Clinical and laboratory examinations, EEG and ECG were performed at 15- or 30-day intervals. Throughout the experiment the patients continued to take the antiepileptic drugs prescribed before the experiment, although these drugs no longer controlled the signs of the disease. All patients and volunteers tolerated CBD very well and no signs of toxicity or serious side effects were detected on examination. ... Visit: http://ripatients.org/medical/epilepsy/

Epilepsy Info - A User's Guide to Medical Marijuana Epilepsy Ontario :: Digging Up the Grass - A User's Guide to Medical Marijuana -- John Feld - Jun 22, 2006 | If you are a Canadian with specific health problems and have a supportive doctor or two, it is now perfectly legal for you to smoke marijuana. It has been since July, 2001. Because I have muscle spasms resulting from multiple sclerosis, I am one of those who is officially authorized not only to possess dried cannabis, but to grow my own. Perhaps you, too, could qualify.

Category 2. | Applicants who qualify here must experience symptoms related to a medical condition or its treatment, such as severe pain, persistent muscular spasms, cachexia (general physical wasting and malnutrition usually associated with chronic disease), anorexia, weight loss, nausea and/or seizures associated with one of the following medical conditions: spinal cord injury spinal cord disease cancer AIDS/HIV infection a severe form of arthritis multiple sclerosis epilepsy. ... When I called the Office of Cannabis Medical Access to ask those questions, ... Visit: http://www.epilepsyontario.org/client/EO/EOWeb.nsf/web/A+User's+Guide+to+Medical+Marijuana

Epilepsy Info - Marijuana for epilepsy Marijuana - Coping With Epilepsy | Marijuana for epilepsy - scoring details for alternative treatments chart ... marijuana is legal in some states. It (legalization of medical marijuana) appears ... Marijuana | Possession and/or use of marijuana is illegal under federal law in the United States. Medical marijuana is legal in some states. It (legalization of medical marijuana) appears to be a political football in this country. In other countries, medical marijuana (and recreational marijuana) might be perfectly legal. Marijuana is a plant (like tobacco) that is smoked. It contains unique chemical compounds that affect brain function. Efficacy. According to Marijuana and Medicine: There are anecdotal and individual case reports that marijuana controls seizures in epileptics (reviewed in a 1997 British Medical Association report13), but there is no solid evidence. While there are no studies indicating that either marijuana or THC worsen seizures, there is no scientific basis to justify such studies.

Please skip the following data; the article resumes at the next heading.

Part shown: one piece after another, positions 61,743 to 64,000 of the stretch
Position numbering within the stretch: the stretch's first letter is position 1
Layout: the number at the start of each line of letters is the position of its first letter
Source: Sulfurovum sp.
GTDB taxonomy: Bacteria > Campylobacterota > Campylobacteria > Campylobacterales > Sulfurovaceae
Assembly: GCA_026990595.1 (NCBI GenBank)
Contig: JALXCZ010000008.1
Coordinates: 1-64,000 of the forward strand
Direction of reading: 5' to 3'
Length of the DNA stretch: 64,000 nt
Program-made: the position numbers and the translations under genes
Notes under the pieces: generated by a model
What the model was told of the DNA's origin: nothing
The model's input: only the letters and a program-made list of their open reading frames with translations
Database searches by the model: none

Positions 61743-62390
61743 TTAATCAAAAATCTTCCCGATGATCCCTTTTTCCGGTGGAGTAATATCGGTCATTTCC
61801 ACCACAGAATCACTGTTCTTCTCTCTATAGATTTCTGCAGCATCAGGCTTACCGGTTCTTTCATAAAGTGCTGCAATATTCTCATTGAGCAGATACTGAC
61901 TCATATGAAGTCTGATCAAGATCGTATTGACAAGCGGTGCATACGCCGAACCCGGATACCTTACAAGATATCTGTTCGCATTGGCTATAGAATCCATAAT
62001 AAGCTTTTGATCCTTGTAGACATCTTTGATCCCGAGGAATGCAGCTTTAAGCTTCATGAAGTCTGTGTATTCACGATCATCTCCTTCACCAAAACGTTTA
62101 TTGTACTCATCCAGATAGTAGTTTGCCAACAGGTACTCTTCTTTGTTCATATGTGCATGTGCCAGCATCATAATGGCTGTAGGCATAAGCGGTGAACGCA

In the only known case-controlled study that was designed to evaluate illicit drug use and the risk of first seizure, Ng and co-workers137 concluded that marijuana is a protective factor for first-time seizures in men but not women. Men who used marijuana reportedly had fewer first-time seizures than men who did not use marijuana. That report was based on a comparison of 308 patients who had been admitted to a hospital after their first seizure with a control group of 294 patients. The control group was made up of patients who had not had seizures and were admitted for emergency surgery, such as surgery for appendicitis, intestinal obstruction, or acute cholecystitis. Compared to men who did not use marijuana, the odds ratio of first seizure for men who had used marijuana within 90 days of hospital admission was 0.36 (95% confidence interval = 0.18—0.74). An odds ratio of less than one is consistent with the suggestion that marijuana users are less likely to have seizures. The results for women were not statistically significant. However, this was a weak study. It did not include measures of health status prior to hospital admissions for the patients' serious conditions, and differences in their health status might have influenced their drug use rather than--as suggested by the authors--that differences in their drug use influenced their health. ... Visit: http://www.coping-with-epilepsy.com/index.php?p=marijuana

  Treatment, CANNABIS Therapeutics  

    Epilepsy Info - CANNABIS (Sativa/Indica): Uses, Benefits, Side-effects? | Cannabis: Dosage. Cannabis oil or Hemp oil (legal because it has a low THC content), can be applied to the skin, either pure or diluted with a virgin oil. >> Visit: en.mr-ginseng.com/cannabis

    Myasthenia Gravis resource - RxMarihuana.com: Index of Medical Conditions Treated by Cannabis, INFO from ORG Updated NORML Report Highlights Marijuana's Role In Moderating Disease Progression; 'Emerging Clinical Applications' Booklet Reviews Nearly 200 Studies On The Therapeutic Use Of Cannabis Clinical and preclinical research on the therapeutic use of cannabis indicates that cannabinoids may curb the progression of various life-threatening diseases – including multiple sclerosis, Alzheimer's disease, and brain cancer, according to an updated report published by the NORML Foundation. NORML Deputy Director Paul Armentano, who authored the report, said: "The conditions profiled in this report were chosen because patients frequently ask me about the use of cannabis to treat these disorders. Ideally, with this report in their hands, patients can now begin talking openly with their physicians about whether cannabis therapy is appropriate for them."  Visit - norml.org/component/zoo/category/recent-research-on-medical-marijuana - for more.